What exactly is utility?

“Freedom is just another word for nothing left to lose.” — Janis Joplin

Today’s post will be a little more brief than most. One of the concepts we mentioned yesterday was the concept of utility. It seems that I might have skipped a few steps when making assumptions on the issue of gun control. The primary step came in the assumption that everyone understood the concept of utility.

In its simplest terms, utility refers to what a product or device is most known or used for. It is the one factor that often gets overlooked in situations like the ones in Colorado and Georgia. The utility of the gun is something completely different than the utility of any other item.

One of the conservative’s favorite arguments is that just about anything could be converted into a weapon. Sure, we’ve all played “Clue”. If you haven’t played it you’ve seen the movie. A hammer, wrench, or rope can be used as a weapon. They can also be used as a hammer, wrench, or rope. When you look at those items the first thing that comes to mind is a tool. That’s utility.

Utility is simply the thing that a particular item is known for doing. We discussed fertilizer yesterday. Fertilizer is a lawn tool that can be used to make homemade explosives. Any number of items can be used for nefarious deeds if given the proper training and imagination. So, we literally can go nuts if we try to regulate every possible bad intention with every last potentially dangerous item. The question is whether danger is a part of the primary utility.

This brings us to assault weapons. One of the favorite tricks on the right is to get into a semantic argument over how we define an assault weapon. I will fully acknowledge that I am not a munitions expert. So, my definition might not be the most accurate. This is one of those deals where we know it when we see it. Certainly, an AR-15 qualifies for the simple reason that assault is part of the name. However, the tricks of the trade is to get into a long-winded argument over the definition until we finally all just give up.

This is a question of utility. What is the item’s primary purpose? In terms of the standard rifle, handgun, or shotgun you could assert that the primary purpose is self-protection, hunting, or target shooting. I personally do not own a gun and will not allow one in my house. I probably have never put my foot down on any other issue.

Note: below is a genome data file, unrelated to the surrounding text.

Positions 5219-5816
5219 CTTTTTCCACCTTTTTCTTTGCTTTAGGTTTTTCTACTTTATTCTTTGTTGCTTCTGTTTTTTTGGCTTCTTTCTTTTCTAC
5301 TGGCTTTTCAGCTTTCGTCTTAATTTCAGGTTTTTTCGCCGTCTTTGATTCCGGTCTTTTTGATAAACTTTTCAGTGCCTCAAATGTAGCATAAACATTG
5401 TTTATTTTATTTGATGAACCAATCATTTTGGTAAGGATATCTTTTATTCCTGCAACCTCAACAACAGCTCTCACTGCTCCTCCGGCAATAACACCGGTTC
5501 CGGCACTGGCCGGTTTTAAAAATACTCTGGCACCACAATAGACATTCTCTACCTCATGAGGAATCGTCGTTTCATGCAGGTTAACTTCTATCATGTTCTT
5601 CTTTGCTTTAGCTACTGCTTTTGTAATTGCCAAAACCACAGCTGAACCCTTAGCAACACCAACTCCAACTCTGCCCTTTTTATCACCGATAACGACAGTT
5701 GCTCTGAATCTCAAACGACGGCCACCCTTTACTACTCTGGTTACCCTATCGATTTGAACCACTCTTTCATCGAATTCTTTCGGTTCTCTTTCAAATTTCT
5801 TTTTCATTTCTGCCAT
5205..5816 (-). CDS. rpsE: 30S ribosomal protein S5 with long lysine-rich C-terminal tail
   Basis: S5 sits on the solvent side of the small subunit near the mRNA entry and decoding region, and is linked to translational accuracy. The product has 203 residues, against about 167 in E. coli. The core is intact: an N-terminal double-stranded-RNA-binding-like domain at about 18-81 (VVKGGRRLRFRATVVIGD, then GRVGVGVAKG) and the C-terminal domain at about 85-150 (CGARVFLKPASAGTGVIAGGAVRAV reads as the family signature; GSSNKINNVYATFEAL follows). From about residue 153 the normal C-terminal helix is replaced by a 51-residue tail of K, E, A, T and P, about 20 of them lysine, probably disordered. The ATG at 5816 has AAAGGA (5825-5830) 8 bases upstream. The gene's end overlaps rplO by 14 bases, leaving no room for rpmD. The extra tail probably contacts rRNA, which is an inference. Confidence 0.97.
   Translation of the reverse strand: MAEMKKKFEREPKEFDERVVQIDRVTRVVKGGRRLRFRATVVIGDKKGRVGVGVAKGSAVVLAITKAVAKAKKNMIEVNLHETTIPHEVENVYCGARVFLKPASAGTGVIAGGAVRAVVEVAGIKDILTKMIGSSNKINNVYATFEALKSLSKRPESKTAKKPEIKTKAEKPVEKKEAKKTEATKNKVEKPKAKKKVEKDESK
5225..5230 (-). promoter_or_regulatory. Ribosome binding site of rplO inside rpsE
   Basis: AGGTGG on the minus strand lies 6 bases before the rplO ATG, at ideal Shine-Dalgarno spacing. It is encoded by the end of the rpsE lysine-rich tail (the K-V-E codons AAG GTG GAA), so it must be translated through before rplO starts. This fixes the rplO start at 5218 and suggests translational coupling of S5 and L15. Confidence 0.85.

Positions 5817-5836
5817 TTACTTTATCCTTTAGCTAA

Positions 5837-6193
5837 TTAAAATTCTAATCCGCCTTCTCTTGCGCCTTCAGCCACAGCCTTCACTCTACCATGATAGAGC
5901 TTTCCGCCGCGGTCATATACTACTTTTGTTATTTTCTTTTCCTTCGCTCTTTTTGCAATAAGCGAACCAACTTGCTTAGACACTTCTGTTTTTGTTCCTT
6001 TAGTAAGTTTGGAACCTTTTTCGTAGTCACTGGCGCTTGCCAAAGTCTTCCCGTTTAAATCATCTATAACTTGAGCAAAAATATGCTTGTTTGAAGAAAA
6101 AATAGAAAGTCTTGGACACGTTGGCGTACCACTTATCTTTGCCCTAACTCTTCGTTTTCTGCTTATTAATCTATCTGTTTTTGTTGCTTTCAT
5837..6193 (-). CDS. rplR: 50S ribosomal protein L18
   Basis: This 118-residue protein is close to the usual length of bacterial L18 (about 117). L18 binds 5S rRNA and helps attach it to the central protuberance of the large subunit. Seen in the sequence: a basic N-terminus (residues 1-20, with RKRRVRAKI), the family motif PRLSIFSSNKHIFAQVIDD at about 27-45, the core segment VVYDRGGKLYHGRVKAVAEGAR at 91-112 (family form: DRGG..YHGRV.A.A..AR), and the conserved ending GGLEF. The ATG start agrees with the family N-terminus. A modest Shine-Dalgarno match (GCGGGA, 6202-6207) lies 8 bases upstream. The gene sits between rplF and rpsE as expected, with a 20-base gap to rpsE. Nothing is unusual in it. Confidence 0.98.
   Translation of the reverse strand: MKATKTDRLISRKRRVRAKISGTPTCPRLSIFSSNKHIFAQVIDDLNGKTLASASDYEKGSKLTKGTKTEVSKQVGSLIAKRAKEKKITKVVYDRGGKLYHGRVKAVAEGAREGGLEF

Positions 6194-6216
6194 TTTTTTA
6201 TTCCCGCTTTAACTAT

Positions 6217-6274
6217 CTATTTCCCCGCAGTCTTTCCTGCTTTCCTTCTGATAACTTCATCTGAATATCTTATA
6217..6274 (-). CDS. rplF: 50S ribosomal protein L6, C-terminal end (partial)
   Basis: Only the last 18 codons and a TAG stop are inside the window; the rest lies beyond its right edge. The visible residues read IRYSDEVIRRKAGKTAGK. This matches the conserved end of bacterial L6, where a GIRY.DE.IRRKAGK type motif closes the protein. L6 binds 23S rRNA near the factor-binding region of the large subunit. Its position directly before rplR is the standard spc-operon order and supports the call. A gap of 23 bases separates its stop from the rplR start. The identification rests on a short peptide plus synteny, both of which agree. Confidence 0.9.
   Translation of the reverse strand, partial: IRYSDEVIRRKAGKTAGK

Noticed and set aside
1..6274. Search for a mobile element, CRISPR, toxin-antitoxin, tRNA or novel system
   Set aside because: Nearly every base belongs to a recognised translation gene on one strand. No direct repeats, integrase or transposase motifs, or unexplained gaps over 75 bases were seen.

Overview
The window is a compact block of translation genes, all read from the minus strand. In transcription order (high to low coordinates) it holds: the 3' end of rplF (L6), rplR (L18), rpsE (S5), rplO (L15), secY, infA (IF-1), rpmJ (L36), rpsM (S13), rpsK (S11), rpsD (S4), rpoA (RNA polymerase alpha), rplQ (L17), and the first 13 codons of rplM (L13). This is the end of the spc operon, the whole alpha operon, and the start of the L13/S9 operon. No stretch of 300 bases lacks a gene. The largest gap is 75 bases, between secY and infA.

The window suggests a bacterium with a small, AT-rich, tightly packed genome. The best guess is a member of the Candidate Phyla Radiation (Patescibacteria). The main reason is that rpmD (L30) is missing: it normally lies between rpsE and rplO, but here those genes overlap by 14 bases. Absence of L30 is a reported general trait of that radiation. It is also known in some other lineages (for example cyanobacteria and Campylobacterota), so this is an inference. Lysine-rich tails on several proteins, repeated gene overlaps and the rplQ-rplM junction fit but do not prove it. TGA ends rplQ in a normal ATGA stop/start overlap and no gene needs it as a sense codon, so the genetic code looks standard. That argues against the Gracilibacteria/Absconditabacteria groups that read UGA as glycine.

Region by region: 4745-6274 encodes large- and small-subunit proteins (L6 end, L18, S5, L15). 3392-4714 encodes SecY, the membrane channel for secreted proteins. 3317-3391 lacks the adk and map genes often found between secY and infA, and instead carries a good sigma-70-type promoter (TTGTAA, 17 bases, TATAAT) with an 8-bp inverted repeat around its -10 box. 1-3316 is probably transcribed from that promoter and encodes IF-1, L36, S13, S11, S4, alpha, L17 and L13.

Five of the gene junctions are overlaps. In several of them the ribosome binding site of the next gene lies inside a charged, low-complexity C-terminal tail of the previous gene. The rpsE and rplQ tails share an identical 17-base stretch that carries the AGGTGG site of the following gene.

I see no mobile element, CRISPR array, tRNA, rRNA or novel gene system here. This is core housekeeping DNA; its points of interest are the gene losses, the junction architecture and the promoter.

Statistics show that you more than thirty times more likely to see someone in your home injured or killed from a gunshot then to use that gun to ward off an intruder. However, that kind of information goes to outcomes and not to utility. Millions own smaller firearms or rifles for self-protection and do so safely. So, the utility is still relatively positive.

Assault weapons are designed to kill a bunch of people and to do so in a short period of time. They are weapons of war. In that arena they have a positive utility. They have no positive utility in civilian life. There are few if any scenarios where I can envision a need to kill that many people in order to protect yourself. Maybe if you are a mafia boss you could use that sort of thing, but you would be admitting to some sort of criminal activity on the outset.

Someone that owns one is not doing it to hunt. They aren’t doing it to target shoot. They may say they are doing it to protect themselves, but that’s not really the reason. They are doing it either to intimidate others or they want to kill multiple people. Maybe it’s just a sick fantasy that they want to indulge in their perverted imaginations. Maybe that kind of weaponry gives them a release on those feelings. This is particularly true for those that live in open carry states.

The downside is that you end up with situations like Jacob Rittenhouse. He was the teen that carried an AR-15 and ended up killing four people. We opened that debate up this past summer and people argued that he acted in self-defense. The counterargument to that is simple. What’s the utility of an AR-15? Having such a tool gives one the illusion of self-control. That event shows the danger of what can happen when fantasy and reality meet.

So, the question of regulation is a fairly simple one. What is the utility of the item? Is it primarily used for legal activities or is it primarily used for illegal activities? Some may be both and therefore require some regulation. Some might be primarily good or primarily bad. It’s really a simple question and in the case of assault weapons a pretty easy answer.

Author: sbarzilla

I have written three books about baseball including The Hall of Fame Index. I also write for thefantatasyfix.com. You can follow me on twitter @sbarzilla.

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